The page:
Genetic switch offers clue to why grasses are survival masters

Anyone awed by towering redwoods should offer thanks to stomata, the tiny pores on the leaves of all trees and other vascular plants. These microscopic mouths allow plants to grow tall and to regulate carbon dioxide intake and water loss. Stomata, in short, helped plants colonize the landscape and transform the planet. Now, molecular studies are giving scientists glimpses of the early days of stomata and how they have changed since then. They suggest complex stomata evolved to help early plants control moisture in their spore capsules and that other plants later exploited these pores to breathe in carbon dioxide and exhale water vapor. And hundreds of millions of years later, more sophisticated stomata evolved in grasses, enabling them to tightly control water loss—a feature that helped them dominate dry landscapes around the world. Author: Elizabeth Pennisi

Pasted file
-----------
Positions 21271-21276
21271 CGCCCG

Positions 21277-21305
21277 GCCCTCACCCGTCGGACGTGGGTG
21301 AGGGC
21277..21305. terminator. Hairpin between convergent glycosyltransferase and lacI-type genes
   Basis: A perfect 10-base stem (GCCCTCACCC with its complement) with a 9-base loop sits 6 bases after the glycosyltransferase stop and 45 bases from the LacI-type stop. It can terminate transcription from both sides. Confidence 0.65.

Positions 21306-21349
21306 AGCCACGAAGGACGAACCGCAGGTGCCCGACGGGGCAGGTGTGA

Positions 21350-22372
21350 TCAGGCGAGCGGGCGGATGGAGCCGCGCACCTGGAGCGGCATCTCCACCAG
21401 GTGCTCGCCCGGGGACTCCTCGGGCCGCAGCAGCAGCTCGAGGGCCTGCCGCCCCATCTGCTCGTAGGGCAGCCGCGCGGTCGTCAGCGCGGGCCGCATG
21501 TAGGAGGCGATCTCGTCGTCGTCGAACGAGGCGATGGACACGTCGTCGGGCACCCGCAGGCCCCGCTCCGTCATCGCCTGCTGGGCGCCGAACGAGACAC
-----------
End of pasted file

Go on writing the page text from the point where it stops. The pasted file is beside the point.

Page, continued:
Genetic switch offers clue to why grasses are survival masters

Scientists have identified a genetic switch that helps grasses regulate their carbon dioxide intake.

Mon 20 Mar 17 from ScienceNews

[In Depth] How plants learned to breathe

Anyone awed by towering redwoods should offer thanks to stomata, the tiny pores on the leaves of all trees and other vascular plants. These microscopic mouths allow plants to grow tall and to ...

Thu 16 Mar 17 from Science Now

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